There was a hall that was open to enter but we decided not to, instead letting Fletcher roam free outside. He really enjoyed seeing all the different sized rocks that made up the large walls and the shaped loopholes. He ran up and down steps and tackled steep climbs and made it around the entire grounds.
I had known before our visit that we would not be able to see the castle’s interior but I couldn’t find much information about whether certain areas would be out of bounds. It turned out that a large section surrounding the main keep was a no enter zone, with large safety fences in place. Although it was disappointing to not be able to see the castle from close-up, we all really enjoyed our visit and still found Himeji Castle extremely impressive. So far we hadn’t had any rain or thunderstorms. It was cloudy and humid all day and when we left the castle there were some large dark clouds around but the rain held off during our time in Himeji.
We collected our stroller and placed our worn out toddler in it. I had a quick look in the busy gift store and seen many expensive but impressive models of Himeji Castle. We exited the castle grounds and crossed the road in search for some lunch. Once we were over the road we noticed Fletcher was starting to doze off. We laid him back and kept walking. He soon fell asleep and we decided to walk back and see whether we would be able to push the stroller around Kokoen garden. After the first lady I asked couldn’t understand what I was saying, a younger lady came out and I repeated the question, gesturing at the stroller. She gave the ok sign and pointed us in the direction of a wheelchair access path.
The path lead us past a large pond with waterfalls on either side. There was a building that contained a restaurant and then the path lead to a viewing platform that looked out over the pond that was filled with several large Koi fish.
We were fascinated with a gardener who was manicuring a tree. They had a ladder set up in the pond and an umbrella hanging off the tree to catch the trimmings before they fell in the water. We strolled along the path, stopping and taking turns to view areas that were accessed by stepping-stones or gravel paths. We came to an area full of various bonsai trees, some which looked to be very old.
It was a really nice garden to just wander around and take in the different areas. It obviously would have been different had our toddler wanted to explore and run around. He was sound asleep in the stroller and we commented that as much as we love seeing him enjoying new places, this was perfect timing as we got to enjoy a relaxing walk through a Japanese garden in peace.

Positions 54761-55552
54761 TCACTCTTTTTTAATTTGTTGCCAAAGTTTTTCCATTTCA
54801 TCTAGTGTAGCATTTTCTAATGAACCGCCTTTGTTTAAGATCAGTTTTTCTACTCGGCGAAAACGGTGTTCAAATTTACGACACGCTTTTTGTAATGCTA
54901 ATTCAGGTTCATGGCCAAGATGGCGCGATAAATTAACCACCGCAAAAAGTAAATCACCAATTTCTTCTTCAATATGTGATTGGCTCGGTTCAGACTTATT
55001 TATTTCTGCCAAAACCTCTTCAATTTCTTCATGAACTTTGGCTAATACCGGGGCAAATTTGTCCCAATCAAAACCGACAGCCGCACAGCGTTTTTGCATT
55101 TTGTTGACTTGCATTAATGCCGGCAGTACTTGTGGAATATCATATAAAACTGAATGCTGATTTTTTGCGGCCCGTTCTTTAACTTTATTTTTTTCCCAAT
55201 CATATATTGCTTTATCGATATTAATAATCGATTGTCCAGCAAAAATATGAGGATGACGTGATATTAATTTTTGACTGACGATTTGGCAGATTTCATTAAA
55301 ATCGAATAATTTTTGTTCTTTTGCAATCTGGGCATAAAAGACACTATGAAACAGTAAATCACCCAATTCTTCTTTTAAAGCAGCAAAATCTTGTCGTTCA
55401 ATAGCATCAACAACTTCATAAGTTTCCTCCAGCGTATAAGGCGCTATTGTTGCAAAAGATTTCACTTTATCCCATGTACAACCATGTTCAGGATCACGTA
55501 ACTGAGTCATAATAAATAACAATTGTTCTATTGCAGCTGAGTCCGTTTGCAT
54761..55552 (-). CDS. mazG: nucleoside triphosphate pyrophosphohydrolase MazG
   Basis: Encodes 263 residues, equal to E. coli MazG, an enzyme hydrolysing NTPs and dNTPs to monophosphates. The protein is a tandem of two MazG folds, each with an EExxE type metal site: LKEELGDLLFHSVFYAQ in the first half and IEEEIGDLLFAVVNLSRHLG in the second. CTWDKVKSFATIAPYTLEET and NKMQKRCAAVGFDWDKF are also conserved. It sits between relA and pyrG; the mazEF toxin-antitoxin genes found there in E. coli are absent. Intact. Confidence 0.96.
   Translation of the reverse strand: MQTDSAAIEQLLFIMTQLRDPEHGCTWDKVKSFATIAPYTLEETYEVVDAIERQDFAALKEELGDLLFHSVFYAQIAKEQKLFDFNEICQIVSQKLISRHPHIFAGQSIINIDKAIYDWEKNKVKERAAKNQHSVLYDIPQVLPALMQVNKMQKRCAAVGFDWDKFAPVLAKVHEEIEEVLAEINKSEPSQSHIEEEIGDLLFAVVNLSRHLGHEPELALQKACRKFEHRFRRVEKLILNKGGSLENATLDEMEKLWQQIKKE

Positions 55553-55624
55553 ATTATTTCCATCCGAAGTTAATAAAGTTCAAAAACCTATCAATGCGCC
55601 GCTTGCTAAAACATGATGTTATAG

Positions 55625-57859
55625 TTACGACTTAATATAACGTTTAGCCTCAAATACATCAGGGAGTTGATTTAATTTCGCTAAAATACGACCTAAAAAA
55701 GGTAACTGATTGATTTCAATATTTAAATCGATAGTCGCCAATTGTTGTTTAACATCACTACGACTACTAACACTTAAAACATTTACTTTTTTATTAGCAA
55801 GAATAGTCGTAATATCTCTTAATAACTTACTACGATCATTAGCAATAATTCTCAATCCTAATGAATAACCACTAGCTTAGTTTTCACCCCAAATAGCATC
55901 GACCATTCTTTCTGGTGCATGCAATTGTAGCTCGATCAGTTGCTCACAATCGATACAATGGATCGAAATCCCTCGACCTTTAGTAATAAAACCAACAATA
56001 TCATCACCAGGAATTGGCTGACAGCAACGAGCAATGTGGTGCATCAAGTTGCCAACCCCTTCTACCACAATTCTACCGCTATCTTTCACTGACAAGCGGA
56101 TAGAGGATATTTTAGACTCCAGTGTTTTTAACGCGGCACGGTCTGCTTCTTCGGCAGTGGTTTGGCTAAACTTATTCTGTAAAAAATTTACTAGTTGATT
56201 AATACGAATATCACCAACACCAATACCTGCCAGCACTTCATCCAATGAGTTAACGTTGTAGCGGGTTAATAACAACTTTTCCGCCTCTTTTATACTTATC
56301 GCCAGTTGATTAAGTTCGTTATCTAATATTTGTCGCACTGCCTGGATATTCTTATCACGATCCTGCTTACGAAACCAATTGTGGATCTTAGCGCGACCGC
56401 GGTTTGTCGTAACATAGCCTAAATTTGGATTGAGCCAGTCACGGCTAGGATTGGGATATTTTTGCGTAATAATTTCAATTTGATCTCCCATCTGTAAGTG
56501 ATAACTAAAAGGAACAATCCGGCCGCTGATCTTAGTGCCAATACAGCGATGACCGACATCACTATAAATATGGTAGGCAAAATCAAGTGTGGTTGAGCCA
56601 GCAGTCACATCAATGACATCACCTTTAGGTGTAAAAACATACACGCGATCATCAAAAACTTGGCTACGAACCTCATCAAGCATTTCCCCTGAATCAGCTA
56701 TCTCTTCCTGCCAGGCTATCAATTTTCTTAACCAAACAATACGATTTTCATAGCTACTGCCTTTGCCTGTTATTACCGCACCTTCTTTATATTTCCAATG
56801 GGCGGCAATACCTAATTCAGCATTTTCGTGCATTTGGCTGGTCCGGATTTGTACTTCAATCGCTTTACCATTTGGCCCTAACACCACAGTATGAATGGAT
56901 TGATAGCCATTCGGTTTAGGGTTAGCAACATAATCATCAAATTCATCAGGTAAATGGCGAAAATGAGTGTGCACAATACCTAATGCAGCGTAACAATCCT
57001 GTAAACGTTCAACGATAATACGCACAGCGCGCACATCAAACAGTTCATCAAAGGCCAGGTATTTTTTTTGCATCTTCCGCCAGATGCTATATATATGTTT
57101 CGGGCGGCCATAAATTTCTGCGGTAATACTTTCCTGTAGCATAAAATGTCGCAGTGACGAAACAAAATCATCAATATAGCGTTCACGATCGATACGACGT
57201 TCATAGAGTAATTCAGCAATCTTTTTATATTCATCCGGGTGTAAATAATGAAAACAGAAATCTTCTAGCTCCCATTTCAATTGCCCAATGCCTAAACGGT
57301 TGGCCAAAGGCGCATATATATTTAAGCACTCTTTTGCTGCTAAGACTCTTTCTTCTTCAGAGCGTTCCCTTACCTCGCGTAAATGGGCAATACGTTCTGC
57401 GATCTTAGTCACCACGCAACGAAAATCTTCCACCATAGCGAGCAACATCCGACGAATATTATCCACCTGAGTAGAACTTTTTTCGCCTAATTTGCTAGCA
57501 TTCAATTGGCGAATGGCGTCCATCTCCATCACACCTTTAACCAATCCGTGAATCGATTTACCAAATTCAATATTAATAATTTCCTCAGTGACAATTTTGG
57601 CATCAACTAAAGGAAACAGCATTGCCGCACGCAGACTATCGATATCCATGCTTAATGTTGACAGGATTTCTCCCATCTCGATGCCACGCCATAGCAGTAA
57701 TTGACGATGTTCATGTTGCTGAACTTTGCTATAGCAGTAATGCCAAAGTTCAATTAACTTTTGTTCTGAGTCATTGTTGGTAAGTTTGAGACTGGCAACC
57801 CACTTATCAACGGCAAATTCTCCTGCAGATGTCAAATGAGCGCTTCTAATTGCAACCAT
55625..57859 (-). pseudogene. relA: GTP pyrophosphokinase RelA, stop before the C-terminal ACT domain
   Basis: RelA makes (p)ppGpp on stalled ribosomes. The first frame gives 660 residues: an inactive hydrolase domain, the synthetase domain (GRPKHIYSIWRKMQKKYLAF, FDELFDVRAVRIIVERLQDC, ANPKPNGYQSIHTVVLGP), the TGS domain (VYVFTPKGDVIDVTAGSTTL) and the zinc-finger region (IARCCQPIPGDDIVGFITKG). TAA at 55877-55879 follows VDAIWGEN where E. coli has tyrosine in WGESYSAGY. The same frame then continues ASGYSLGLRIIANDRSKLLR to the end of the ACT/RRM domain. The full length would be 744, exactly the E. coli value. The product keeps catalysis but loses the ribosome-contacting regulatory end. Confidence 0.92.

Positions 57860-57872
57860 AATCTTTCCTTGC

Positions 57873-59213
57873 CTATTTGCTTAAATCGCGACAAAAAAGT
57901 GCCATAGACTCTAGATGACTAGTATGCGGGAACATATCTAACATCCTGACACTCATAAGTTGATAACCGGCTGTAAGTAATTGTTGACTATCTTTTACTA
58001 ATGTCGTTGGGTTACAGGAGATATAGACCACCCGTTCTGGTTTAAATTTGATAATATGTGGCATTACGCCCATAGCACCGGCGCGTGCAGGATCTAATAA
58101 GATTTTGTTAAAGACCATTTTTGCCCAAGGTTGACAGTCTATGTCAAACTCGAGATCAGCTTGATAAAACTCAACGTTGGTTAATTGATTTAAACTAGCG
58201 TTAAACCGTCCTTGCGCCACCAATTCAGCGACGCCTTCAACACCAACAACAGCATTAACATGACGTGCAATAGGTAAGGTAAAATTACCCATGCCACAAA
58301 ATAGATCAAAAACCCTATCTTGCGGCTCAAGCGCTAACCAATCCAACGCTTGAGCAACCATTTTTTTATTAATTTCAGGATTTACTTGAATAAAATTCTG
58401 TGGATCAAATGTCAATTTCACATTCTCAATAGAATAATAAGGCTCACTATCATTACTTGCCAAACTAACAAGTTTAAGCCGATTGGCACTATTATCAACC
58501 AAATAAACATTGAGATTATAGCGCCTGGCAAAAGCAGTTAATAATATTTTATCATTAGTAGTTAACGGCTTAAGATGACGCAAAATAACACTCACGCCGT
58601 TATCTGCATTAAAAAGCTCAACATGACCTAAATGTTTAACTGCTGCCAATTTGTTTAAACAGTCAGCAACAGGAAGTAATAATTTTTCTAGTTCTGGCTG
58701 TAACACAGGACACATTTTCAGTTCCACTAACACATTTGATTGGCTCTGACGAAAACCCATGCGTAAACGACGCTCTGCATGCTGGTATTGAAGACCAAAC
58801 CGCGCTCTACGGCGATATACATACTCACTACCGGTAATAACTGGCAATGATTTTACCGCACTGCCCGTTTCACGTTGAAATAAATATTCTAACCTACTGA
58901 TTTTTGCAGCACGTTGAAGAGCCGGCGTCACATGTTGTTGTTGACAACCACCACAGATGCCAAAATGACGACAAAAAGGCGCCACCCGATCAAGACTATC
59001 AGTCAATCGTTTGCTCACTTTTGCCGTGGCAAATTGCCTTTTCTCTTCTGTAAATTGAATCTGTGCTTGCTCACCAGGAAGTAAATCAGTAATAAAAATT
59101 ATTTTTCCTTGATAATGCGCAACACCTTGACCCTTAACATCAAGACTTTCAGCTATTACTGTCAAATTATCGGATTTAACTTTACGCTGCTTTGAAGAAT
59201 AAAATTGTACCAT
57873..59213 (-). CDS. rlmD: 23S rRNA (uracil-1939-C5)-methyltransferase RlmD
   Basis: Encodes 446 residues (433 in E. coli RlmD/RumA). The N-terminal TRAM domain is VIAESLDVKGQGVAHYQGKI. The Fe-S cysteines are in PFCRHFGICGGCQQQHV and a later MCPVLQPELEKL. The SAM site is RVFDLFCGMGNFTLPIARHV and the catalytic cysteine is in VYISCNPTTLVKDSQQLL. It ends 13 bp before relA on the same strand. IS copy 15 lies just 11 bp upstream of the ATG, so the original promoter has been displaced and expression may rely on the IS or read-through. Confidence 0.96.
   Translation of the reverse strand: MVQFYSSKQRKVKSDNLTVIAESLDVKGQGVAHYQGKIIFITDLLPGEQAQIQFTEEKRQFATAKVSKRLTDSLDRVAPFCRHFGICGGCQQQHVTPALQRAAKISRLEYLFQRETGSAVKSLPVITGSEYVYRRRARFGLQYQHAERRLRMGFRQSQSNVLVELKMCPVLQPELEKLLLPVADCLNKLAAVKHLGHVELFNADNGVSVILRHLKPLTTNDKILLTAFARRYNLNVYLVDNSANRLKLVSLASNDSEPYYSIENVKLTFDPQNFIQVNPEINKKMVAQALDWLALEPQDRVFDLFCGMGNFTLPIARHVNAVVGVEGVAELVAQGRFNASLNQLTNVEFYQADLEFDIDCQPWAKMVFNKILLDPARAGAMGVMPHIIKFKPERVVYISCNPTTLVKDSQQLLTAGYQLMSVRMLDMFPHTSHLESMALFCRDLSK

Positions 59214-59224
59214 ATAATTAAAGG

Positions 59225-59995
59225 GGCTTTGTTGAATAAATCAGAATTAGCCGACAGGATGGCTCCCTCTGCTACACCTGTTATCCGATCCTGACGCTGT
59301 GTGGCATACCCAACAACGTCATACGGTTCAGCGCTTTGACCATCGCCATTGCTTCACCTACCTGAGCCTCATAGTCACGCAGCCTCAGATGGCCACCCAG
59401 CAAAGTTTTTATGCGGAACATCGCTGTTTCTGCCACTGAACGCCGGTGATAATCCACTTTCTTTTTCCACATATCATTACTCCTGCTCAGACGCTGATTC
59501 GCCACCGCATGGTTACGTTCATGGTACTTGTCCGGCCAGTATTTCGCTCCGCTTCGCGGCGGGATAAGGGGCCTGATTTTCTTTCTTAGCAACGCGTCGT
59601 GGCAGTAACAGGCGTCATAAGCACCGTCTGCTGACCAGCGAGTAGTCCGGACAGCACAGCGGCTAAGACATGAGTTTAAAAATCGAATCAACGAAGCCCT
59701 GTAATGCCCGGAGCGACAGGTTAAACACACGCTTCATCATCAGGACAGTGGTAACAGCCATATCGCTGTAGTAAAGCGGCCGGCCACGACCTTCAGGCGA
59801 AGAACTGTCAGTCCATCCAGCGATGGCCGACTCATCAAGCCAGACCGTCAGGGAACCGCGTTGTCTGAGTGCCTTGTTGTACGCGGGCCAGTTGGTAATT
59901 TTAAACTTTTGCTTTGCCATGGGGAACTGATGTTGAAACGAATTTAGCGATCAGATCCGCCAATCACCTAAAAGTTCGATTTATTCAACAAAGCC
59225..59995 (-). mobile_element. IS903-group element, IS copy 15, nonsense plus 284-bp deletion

We walked past a tea ceremony house and garden. Then came to landscaped gardens that were separated into different areas with a variety of trees and plants throughout. In one section there was a small pond with stepping-stones and little bridges. At one end was a Japanese style gazebo over the water.
The bamboo garden was the last section of the whole Kokoen gardens. A path looped through the bamboo. There were some people confused. I think that they expected to find the exit. We went out through a wooden gate, I love Japanese style roofing and stopped to admire this mini version up close.
Afternoon in Himeji
After leaving Kokoen gardens, Fletcher was still asleep so we sat on a bench seat under trees. It was a lovely spot beside the moat of Himeji Castle. An older Japanese man approached us, attempting to practise English. He asked us questions but had no idea what we were saying. The talking disturbed Fletcher and he began to wake up. The man then gave up and walked away laughing. Fletcher got out of the stroller and we went to look at the moat before heading to get some late lunch.
We got some sandwiches from a 7/11 and found a quiet spot to sit and eat them. Strolling along the street, we came to gashapon machines with souvenir items inside. We got a Shinkansen pin and a Himeji Castle pin. Afterwards we bought green tea soft serve ice-creams, before heading to the station. We quickly entered the shopping street next to the station, just so I could see the Hello Kitty cafe. After collecting our bag from the locker, we took a shinkansen to Hiroshima. We had a night booked at the Sheraton hotel right by Hiroshima station.